Scott Blakeman is a gentleman comic. With his wry, thinking-person’s “contemporary Jewish humor,” he’s built a decades-long career as a standup, commentator, and teacher.
Blakeman has performed around the world, including the Edinburgh Fringe Festival, the Montreal Just for Laughs Festival, and at the Jewish Historical Museum in Amsterdam. He’s been the warm-up comedian for “The Late Show with David Letterman,” part of the CBS sitcom “Welcome to New York,” and “Politically Incorrect” with Bill Maher. He also appears on MSNBC, CNN, the Israeli news network i24, and as a lefty talking head on Fox News.
In a commendable version of putting action where his mouth is, Blakeman also tours with Palestinian Muslim-American comedian Dean Obeidallah in “Standup for Peace.” It’s an unusual double act, which, aside from being both perceptive and entertaining, takes an in-your-face political stance with its subject matter, and frankly, by the fact that it exists at all. The duo stands up for tolerance, peace, and understanding, under the theory that if you laugh together you can live together.
Blakeman returns to Martha’s Vineyard for his fifth season on August 29 and 30 at the Unitarian Universalist Church, where he previously performed his show “Liberal Jew.” This year he brings us “Laughs from the Left,” mixing politics, history, and the latest news. His style is that of an amusing and amused professor, with the bite coming from facts, not from the delivery. In “Laughs” he’ll throw in some Vineyard gags as well, to make himself feel more at home. Blakeman says, with a grin in his voice, “It’s Jewish humor, sure, but I try not to make it too depressing.”
One example of his humor: “Even in the saddest situations in the world, there’s humor. Afghanistan is not a happy place. But there was a news report that said there are two Jews left in Afghanistan. And they hate each other. Taliban, schmaliban, it’s Isaac I can’t stand.”
Blakeman, a member of the Friar’s Club, has been around the block and is a longtime regular at New York City’s comedy clubs. He’s interviewed Robert Klein, Jerry Stiller, and Anne Meara at the 92nd Street Y’s popular lecture series. Jerry Seinfeld once told him while at NYC’s Comic Strip, “You’re good, you remind me of me.” Along with his ongoing standup activities, Blakeman taught standup at the New School for 25 years, and now teaches privately.
“I come from a family of teachers,” Blakeman says. “They are the real heroes of the country. After parents, teachers are the most important adults in a child’s life. They play a significant role in young people’s lives.”
I personally don’t buy the “those who can’t, teach” nonsense. Not all performers can teach, and not all teachers teach well, but those who do both well are able to analyze, listen, grow, and communicate. Blakeman is one of those.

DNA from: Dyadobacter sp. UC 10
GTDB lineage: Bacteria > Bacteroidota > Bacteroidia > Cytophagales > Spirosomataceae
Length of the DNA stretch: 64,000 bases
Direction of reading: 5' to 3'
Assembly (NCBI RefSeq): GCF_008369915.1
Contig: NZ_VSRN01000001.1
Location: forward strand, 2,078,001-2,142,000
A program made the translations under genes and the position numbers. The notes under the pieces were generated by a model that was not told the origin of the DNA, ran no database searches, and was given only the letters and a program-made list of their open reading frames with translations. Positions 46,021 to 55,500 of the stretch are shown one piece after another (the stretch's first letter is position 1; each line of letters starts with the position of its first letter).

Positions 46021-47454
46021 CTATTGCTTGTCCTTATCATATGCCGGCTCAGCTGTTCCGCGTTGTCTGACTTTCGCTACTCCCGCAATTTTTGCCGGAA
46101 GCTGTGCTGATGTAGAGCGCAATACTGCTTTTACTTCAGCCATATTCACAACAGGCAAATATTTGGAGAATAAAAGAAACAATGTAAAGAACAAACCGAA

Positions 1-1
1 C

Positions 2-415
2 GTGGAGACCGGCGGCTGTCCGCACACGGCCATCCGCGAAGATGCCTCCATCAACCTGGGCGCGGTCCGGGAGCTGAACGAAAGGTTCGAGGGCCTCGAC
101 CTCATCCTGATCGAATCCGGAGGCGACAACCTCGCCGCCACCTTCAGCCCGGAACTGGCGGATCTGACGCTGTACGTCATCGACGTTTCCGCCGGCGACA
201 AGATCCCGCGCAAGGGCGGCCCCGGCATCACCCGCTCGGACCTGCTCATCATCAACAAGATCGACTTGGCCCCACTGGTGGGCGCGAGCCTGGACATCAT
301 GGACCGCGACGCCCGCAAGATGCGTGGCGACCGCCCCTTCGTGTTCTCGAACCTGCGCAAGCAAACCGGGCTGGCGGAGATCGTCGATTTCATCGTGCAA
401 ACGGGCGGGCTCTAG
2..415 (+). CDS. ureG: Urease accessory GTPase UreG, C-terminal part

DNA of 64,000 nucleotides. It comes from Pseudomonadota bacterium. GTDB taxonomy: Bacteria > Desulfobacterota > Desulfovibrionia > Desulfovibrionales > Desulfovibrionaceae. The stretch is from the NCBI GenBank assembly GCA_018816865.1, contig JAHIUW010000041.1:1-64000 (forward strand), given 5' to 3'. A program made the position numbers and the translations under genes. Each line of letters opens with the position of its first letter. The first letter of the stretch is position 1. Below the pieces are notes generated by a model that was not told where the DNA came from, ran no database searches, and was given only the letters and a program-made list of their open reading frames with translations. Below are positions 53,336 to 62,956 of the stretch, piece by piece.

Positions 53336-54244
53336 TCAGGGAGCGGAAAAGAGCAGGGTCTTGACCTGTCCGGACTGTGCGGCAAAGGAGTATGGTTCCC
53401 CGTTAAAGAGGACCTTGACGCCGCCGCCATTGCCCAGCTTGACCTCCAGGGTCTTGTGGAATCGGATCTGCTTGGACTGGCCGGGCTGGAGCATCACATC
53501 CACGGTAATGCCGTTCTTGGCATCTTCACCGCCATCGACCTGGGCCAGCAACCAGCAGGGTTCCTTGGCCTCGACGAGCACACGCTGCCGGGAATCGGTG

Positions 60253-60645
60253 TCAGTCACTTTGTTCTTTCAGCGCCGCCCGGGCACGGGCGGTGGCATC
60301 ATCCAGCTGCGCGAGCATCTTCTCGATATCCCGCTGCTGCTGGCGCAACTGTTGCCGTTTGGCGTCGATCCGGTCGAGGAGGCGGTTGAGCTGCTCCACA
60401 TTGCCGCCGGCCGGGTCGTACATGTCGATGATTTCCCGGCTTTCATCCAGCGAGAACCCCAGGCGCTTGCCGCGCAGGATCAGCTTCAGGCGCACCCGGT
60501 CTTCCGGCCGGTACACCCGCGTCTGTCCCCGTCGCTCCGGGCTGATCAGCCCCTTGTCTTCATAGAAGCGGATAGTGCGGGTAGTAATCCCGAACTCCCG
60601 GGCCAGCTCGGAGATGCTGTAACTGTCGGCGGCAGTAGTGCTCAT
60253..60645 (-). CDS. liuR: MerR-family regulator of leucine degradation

While teaching standup might not seem as relevant as, say, STEM subjects (science, technology, engineering, math), a lot of comedy has a contemplative, sophisticated base, which, coupled with the theatrical skills necessary for a believable, humorous, unique delivery, makes the endeavor a challenge, very worth it when done well.
“Dr. Ben Carson is a brain surgeon,” begins one of Blakeman’s jokes. “Apparently, you don’t have to be a brain surgeon to be a brain surgeon.”
“People study with me for all sorts of reasons,” Blakeman says. “Some want to make it in standup, others just want to give it a try. My approach as an instructor is the same with everybody.” His students have included Simon Cadel, Caroline Rhea, and Jon Stewart.
His commentary is laughable even as it reflects on his own experience: “They don’t want to give condoms to high school kids because it will encourage them to have sex. All I can say is, I carried one around for years, and I received no encouragement whatsoever.”
Blakeman’s teaching style is not unlike his standup delivery: relaxed, optimistic, and thoughtful. But don’t be fooled by the soft delivery, there’s a strong, humanist point of view, and Blakeman is raising awareness through his clear thinking, satirical twists, droll language, and fine writing.
Blakeman is a standup who doesn’t dumb down. Interestingly, he shares his politics with one of his own favorite fellow comics, the always amusing-yet-angry Lewis Black, who rages, rants, raves, and splutters, all at full volume. Or louder. Blakeman’s style is pretty much the opposite, equally subversive, and with just as much punch. He’ll make you think and laugh while you’re doing it.
Scott Blakeman’s “Laughs From the Left,” Thursday and Friday, August 29 and 30, 7:30 pm, all seats $20 online or at the door (cash only). Unitarian Universalist Society of Martha’s Vineyard, 238 Main St., Vineyard Haven. Tickets and information at laughsfromtheleft.com.